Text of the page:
DNA is the very reason you exist the way you do. It is the backed up files from your family tree with the information on how to make the proteins that make you. Today, DNA can be read, made, downloaded and installed. This concept is what created much of the biotech industry as we know it today. But how do you do this? (not the figurative ‘you’, actual YOU) I bet you didn’t know that just about anyone can go online, design and order DNA, as well as all the chemical reagents and tools needed to put that DNA in whatever living thing you can think up. There are some really clever techniques and methods of doing so that people like you are employing to chase their biological dreams.

What are BioBricks?

BioBricks are exactly what they sound like, they are essentially the LEGOs of genetic information. They are small pieces of DNA isolated and categorized by their function. They are cut using a standardized set of restriction enzymes which target certain nucleotide sequences and cut at those spots, what are called restriction sites. After they cut, they leave an open ended sequence, also called a “sticky” end, which, like LEGO, can be easily assembled with other pieces of DNA.

Restriction enzymes were discovered in bacteria as a means of defending themselves from bacteriophages, which are like viruses for bacteria. The first discovered and a commonly used restriction enzyme is EcoR1 (Eco = E.coli, R1 = first restriction enzyme). 

What are Plasmids, Operons, and Regulatory Sequences?

The information these BioBricks encode are broken down into a few main categories. First, to understand these sequences, we have to understand how genes are coded and decoded in the cell. DNA is read by three bases at a time, these are called codons. All encoding sequences are made of codons, but how does the transcriptase know where to start and stop reading the DNA? 

An example of the Biobrick symbols and construct design.  Source

An example of the Biobrick symbols and construct design. Source

There are specific codons for starting and stopping that the enzyme can detect. These are just the basics, there are also sequences that certain proteins called inhibitors bind to. Where they bind is larger than a single codon and is meant to block transcription unless acted upon by the right ligand/activity. Along with inhibitors, there are promoters that attract transcription agents to specific areas. These too have activation/repression binding capabilities. Operons are another name for these clustered regulatory sequences, consisting of a promoter, a terminator and an operator. When exploring biobricks you can browse all these various genetic switches and triggers to add to your construct.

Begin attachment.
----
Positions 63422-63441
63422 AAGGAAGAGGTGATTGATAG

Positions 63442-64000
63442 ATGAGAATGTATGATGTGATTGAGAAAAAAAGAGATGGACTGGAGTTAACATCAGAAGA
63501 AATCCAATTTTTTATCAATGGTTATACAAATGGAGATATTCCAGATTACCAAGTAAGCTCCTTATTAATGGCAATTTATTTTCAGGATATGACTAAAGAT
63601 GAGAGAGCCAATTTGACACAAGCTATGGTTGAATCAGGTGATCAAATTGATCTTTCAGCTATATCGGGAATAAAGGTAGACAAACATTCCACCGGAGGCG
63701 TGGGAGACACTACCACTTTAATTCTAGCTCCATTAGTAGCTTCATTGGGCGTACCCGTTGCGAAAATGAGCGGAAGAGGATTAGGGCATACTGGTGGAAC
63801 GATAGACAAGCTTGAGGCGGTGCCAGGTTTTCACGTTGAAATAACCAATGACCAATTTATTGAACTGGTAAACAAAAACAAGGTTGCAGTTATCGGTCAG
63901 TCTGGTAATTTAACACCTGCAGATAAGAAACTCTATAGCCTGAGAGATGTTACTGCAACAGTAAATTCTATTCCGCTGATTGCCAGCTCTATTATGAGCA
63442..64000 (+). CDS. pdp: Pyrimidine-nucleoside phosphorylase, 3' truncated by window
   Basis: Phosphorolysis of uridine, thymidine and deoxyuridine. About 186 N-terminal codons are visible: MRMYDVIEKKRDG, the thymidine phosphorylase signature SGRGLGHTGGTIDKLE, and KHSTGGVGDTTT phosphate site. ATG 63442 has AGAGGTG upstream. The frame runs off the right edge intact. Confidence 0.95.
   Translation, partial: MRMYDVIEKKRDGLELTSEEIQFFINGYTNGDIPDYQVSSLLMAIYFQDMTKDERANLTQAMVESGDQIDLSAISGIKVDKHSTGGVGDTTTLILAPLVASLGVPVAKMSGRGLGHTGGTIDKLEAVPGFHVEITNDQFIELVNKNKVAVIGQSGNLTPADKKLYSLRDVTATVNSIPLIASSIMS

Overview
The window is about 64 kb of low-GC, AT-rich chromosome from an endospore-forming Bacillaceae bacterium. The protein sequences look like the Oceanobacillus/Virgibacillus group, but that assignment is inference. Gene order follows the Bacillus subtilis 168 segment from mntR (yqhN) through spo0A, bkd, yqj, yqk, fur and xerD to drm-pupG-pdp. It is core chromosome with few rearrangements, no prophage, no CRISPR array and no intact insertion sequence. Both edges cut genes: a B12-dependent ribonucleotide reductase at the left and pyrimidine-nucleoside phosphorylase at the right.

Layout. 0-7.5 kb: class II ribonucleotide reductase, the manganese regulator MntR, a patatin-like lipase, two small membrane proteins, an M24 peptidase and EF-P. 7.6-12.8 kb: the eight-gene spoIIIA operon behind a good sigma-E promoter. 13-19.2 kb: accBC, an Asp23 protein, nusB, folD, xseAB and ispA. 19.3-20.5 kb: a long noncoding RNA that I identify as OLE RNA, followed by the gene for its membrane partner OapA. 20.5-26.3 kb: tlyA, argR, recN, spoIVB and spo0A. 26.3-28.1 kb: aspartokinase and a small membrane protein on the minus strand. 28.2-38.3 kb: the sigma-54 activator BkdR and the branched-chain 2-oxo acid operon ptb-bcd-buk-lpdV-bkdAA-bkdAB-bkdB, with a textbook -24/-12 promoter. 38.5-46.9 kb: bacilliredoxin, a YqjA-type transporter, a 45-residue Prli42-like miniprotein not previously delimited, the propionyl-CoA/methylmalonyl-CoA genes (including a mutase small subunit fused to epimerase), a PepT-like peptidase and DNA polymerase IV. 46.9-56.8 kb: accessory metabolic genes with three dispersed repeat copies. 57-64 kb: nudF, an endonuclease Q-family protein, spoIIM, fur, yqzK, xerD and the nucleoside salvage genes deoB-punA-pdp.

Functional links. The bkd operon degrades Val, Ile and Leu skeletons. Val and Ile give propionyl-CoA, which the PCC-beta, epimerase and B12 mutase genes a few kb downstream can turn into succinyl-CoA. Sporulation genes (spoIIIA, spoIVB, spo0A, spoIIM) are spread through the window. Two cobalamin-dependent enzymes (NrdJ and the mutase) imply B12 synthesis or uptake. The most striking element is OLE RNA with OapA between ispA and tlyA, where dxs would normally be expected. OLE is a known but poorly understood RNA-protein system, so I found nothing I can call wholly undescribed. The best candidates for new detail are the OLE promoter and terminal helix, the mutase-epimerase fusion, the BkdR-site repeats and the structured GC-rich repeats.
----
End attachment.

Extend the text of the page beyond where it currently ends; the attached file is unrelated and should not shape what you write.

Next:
Constructs and Plasmid Design

When I say construct, I mean specially a designed genetic code, consisting of only a few protein coding sequences, whether it’s a pathway or just the genes for expressing one protein. Typically, this refers to plasmids but it doesn’t always have to. Since some genetic constructs are used in their linear form or integrated into genomes. Building standardized collections of constructs is a way to test parts against each other. For instance, if you have GFP (green fluorescent protein) coding sequences in plasmids with different operons or promoters, you will see a difference in expression.

In mammals and plants, these collections of DNA sequences are how our bodies determine what a tissue makes/does. Because the constructs in our genome are turned on in some tissues and not in others, you can take a cheek cell and a piece of hair and find the exact same DNA (your entire genome) in both. Understanding these constructs, and how we can build them is also important in understanding how stem cells work. All cells were once stem cells and just specified through necessity and biological interactions, and not necessarily by definitive design.

How to Get Started

Now BioBricks aren’t free to anyone. BioBricks are made for the iGEM competition, which isn’t hard to enter, and I believe there is a lab fee involved. Mind you, the cost is nothing compared to what it would cost to sequence and synthesize all of those components yourself. There are also plenty of videos online on how to splice together your own BioBrick plasmids. Now, depending on your project, BioBricks might not be your best bet considering they do have limited parts and are mostly designed for yeast and E. coli, at the moment. One important thing you need is some software to help you out. There are plenty of programs that will be willing to sort through your genes and help you design a construct that you can then order from a manufacturer.

BioBrick Alternatives

Don’t have a sequenced gene of interest? No access to BioBricks or no BioBricks to suit your purpose? Know of the organism the genes you want come from? My suggestion is to use cDNA. cDNA is DNA made from RNA. With this technique, it is easy to isolate protein coding sequences by sampling mRNA and using a reverse transcriptase to turn it into cDNA that you can then separate out in a gel, and ligate to plasmid backbone with selectable markers. With the right precautions, steps, and knowhow, you can isolate your own bricks to use in your constructs. You just need a means of identifying what gene your plasmid is expressing. This is ideal for obviously expressed genes like pigments, smells, or resistances (like antibiotic resistance). Just make sure you understand the pathway and what you want from a tissue, and that you understand whatever organism you test the cDNA in.   

Other at Home Methods

In my next posts, I will be showcasing more methods of genetic experimentation that may be more easy to follow, fun and affordable. Also on December 9th my animated DIY Biohacking video will be released make sure to keep a lookout for this exciting new content. If you have any comments or questions, leave them in the comments below I would love to be able to respond.